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Swede - Roots & Tubers
DescriptionThe Rutabaga Brassica Napus subsp-Rapifera, also known as neep, kohlrabi, snagger, or yellow turnip in Canada, is a root vegetable belonging to the Brassicacées family like turnip or radish. However, the name rutabaga is reserved for yellow-pulped kohlrabi, which is considered the best food product for humans.
OriginsOriginally from Eastern Europe, Rutabaga was introduced two centuries ago in Sweden and then in the rest of Northern Europe, especially in Britain. Its name comes from the Swedish dialect Rotabagge which means ball root, in the form of mota.
CharacteristicsThey are grown for their white or yellow root intended for animal and human feeding. The other varieties are of white pulp. Depending on the maturity of the root, it is a fodder or garden vegetable. This is presented in the form of a tuberized strain similar to that of the turnip, but is distinguished by a fused neck, a generally more rounded shape and the external violet red coloration of its upper part. The smooth and pale foliage is almost whitish in color while the turnip foliage is frank green, embossed and rough to the touch.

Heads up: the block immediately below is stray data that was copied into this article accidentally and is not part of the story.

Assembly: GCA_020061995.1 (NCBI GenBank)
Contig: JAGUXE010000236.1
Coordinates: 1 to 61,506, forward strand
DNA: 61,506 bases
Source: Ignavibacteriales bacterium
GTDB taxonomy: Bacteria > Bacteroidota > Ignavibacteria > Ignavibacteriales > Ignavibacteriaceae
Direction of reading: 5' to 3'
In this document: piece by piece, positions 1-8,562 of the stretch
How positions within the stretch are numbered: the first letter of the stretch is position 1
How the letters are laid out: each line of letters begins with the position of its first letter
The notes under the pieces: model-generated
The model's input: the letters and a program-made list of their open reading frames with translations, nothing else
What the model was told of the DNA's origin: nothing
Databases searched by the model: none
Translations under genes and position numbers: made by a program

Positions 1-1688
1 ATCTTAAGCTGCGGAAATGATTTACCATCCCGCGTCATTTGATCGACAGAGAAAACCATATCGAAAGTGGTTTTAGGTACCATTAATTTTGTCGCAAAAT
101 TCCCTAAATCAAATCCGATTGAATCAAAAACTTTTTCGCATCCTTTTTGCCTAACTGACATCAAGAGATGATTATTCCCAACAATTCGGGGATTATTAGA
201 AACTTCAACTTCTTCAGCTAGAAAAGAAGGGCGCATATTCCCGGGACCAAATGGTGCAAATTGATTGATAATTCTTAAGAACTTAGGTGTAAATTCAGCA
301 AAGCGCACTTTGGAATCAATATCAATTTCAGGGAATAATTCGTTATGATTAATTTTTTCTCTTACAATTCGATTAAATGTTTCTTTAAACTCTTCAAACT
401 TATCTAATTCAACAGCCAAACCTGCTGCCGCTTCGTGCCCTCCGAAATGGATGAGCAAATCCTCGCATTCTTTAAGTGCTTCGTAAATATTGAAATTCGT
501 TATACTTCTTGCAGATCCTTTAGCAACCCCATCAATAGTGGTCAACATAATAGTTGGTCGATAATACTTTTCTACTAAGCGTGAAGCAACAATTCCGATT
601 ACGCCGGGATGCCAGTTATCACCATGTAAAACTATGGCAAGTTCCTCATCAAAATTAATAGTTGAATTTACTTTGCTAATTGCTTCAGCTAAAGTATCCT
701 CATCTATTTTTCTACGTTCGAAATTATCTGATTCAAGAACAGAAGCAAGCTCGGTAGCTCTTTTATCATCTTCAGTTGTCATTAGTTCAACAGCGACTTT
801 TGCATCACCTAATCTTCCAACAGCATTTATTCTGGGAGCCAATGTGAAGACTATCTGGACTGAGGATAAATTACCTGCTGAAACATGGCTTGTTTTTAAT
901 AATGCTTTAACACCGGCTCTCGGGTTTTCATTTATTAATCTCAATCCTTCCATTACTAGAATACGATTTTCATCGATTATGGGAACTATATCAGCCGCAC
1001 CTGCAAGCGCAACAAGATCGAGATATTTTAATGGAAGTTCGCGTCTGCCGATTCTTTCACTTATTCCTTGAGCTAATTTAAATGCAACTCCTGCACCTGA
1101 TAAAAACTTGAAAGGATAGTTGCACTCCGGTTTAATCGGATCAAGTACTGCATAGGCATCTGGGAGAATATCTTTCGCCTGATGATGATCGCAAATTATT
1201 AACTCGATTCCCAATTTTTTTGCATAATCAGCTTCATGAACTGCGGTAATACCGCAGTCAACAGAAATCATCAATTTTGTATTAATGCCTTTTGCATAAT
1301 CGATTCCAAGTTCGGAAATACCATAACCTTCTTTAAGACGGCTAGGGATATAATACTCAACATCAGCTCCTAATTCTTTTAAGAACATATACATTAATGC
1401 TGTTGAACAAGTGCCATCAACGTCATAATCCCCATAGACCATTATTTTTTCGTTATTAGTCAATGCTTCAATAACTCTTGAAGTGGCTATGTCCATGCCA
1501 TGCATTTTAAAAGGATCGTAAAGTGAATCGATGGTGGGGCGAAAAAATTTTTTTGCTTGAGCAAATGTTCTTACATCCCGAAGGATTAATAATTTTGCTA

Other factsIt was Scotland that popularized its use in human food making this vegetable one of the main ingredients of the Scottish national dish, the famous haggis, better known as stuffed sheep’s belly.
ProductionLike its cousin the Tupinambo, the rutabaga can evoke the time of the German Occupation. During this period, potatoes were requisitioned by the occupant, rutabaga and tupinambo, previously reserved for animals, were grown for human consumption. The medicinal properties of rutabaga are well known, as it is a source of vitamin C, ideal for the immune system, the nervous system, the formation of collagen, the absorption of iron and to fight fatigue. While the harvest remains confidential in our country, in Canada, the United States, Germany and the Netherlands, which are currently the main producers, the situation is different.
Seasonality of the product